Saturday, November 28, 2015

Blueprint: Virtual Session Border Controllers - Benefits and Pitfalls

by Ashish Jain, Director of Solutions Marketing, GENBAND

The move to Network Functions Virtualization is certainly gaining steam. Increasingly, communications service providers are evolving their hardware-based infrastructure to new, next-generation communications networks. The rationale is simple – because of the many benefits offered by the virtualization of network functions including, but certainly not limited to, time-to-market for introducing new services and operational efficiencies.

One of the most critical network functions that communication service providers (CSPs) are looking to virtualize is the Session Border Controller (SBC), which is a vital element in today’s IP communication networks. The SBC is a software function that provides session security, interworking, and advanced session control for real time voice and video communications. Considering their standalone nature, SBCs have minimal dependencies on other key network functions and can evolve independently in terms of network infrastructure. They can also continually interface with other network elements using standard protocols such as SIP.

SBC virtualization provides CSPs with several benefits including:

Cost efficiencies by leveraging general purpose datacenter platforms and shared infrastructure across multiple applications
Service agility and faster time-to-market for new services and or new markets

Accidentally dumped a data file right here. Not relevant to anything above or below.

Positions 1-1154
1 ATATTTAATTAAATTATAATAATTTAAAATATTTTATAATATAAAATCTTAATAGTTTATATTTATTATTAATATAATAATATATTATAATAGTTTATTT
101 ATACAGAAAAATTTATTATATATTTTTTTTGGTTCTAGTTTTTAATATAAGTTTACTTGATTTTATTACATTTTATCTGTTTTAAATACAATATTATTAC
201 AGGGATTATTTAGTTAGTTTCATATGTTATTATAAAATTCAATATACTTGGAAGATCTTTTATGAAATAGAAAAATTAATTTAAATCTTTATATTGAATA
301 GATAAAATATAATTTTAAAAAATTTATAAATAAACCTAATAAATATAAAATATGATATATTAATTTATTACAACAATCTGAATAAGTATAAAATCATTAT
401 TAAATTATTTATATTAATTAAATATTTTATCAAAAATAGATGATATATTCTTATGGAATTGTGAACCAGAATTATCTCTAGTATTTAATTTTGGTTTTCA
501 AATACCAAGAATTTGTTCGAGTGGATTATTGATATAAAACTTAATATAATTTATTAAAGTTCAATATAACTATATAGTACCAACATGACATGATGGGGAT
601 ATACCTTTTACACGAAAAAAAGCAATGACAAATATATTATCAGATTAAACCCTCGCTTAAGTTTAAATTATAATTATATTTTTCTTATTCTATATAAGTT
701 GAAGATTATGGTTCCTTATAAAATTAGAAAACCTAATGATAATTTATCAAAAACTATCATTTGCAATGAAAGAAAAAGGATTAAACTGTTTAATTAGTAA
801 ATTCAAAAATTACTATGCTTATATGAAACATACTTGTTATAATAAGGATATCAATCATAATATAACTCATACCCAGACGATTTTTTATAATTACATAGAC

Operational simplicity for deploying and managing SBCs
Evolution to cloud-based deployments to achieve dynamic scalability
Removal of SBC vendor dependencies on hardware lifecycle
Creation of virtual test environments

But even though the benefits of SBC virtualization are numerous, as with any new technology, there are considerations and challenges that CSPs should be aware of as well.

Make Sure You Have Clearly Defined Virtualization Goals

First and foremost, CSPs should have a clearly defined strategy and goals and know what they want to achieve with SBC virtualization. For instance, are they simply looking to virtualize the SBC function to leverage general purpose platforms in datacenters to reduce dependency on their SBC vendor’s hardware lifecycle and reduce costs? Or do they intend to fully embrace NFV cloud infrastructure to gain a broader set of benefits such as service agility, operational simplicity, dynamic scalability and more?

Given these questions, simple virtualization versus cloud virtualization is the first key decision CSPs need to make. That should be closely followed with the type of infrastructure they will need. The infrastructure requirements will be different for a simple virtualization strategy compared to NFV cloud virtualization.

Understand the Nitty Gritty of SBC Virtualization

The next important set of considerations is to understand how to run SBC as a virtual network function within a virtual or cloud infrastructure. It takes time and planning when considering an SBC virtualization strategy.

There are several things to consider, including:
Readiness of datacenters to handle real time applications
Performance assurance in shared infrastructure
Carrier-grade Five 9’s reliability
Infrastructure characteristics in terms of type of hardware, hypervisors and cloud
Deployment strategy – (private, public, or hybrid cloud?)
SBC virtualization framework
Characteristics such as integrated versus distributed SBC architecture
Service characteristics such as consumer, enterprise, mobile, wholesale or interconnect
Scalability strategy of SBC in a virtualized environment
Troubleshooting and management
Cloud Infrastructure ecosystem support

Not all Virtual SBCs are Created Equally